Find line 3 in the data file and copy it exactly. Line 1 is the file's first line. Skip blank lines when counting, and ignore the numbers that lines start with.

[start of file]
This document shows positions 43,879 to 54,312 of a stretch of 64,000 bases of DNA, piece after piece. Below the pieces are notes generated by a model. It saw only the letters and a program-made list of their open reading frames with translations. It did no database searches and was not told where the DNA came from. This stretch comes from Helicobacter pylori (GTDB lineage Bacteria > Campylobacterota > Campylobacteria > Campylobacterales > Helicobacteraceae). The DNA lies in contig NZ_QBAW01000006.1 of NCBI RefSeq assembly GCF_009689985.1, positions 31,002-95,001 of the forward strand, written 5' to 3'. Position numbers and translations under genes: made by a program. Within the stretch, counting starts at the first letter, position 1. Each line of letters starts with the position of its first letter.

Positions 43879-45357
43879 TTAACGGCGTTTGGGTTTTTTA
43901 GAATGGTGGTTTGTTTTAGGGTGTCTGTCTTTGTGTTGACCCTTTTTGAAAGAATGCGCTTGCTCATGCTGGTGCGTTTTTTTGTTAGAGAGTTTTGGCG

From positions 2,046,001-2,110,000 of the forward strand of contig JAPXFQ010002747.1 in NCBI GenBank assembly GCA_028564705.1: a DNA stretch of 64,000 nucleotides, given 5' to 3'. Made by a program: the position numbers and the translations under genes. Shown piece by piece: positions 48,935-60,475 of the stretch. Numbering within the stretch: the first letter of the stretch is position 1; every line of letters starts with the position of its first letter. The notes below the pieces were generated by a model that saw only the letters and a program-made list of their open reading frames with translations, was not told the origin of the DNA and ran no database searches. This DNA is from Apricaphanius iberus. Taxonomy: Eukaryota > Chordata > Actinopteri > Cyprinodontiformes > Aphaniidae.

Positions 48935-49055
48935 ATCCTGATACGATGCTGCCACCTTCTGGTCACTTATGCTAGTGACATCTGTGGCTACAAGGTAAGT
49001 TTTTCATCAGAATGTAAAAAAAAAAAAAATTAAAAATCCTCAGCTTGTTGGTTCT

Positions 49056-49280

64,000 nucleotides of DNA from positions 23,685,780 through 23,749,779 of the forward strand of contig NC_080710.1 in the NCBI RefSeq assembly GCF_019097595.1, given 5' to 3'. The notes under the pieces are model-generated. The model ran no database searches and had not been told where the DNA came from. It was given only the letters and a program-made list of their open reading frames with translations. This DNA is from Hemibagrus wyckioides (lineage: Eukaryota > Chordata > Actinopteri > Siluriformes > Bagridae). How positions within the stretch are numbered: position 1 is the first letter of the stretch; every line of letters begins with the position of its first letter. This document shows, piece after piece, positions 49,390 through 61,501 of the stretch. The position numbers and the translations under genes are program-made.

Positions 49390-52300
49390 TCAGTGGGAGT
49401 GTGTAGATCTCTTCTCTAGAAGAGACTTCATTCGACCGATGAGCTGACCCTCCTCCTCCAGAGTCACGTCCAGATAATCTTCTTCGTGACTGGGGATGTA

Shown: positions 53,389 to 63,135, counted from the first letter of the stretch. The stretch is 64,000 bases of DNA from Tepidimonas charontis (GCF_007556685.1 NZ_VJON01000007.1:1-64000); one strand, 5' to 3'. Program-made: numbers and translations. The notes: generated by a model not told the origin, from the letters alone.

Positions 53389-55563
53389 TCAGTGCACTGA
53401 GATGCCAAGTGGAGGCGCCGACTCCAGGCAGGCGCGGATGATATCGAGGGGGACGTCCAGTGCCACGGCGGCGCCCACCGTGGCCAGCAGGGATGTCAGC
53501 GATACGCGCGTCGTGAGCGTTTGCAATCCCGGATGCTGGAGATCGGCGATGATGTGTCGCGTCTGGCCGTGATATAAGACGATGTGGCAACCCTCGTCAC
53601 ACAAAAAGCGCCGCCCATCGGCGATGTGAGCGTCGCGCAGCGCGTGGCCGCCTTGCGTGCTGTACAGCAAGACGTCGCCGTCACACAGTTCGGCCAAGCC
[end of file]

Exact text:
43879 TTAACGGCGTTTGGGTTTTTTA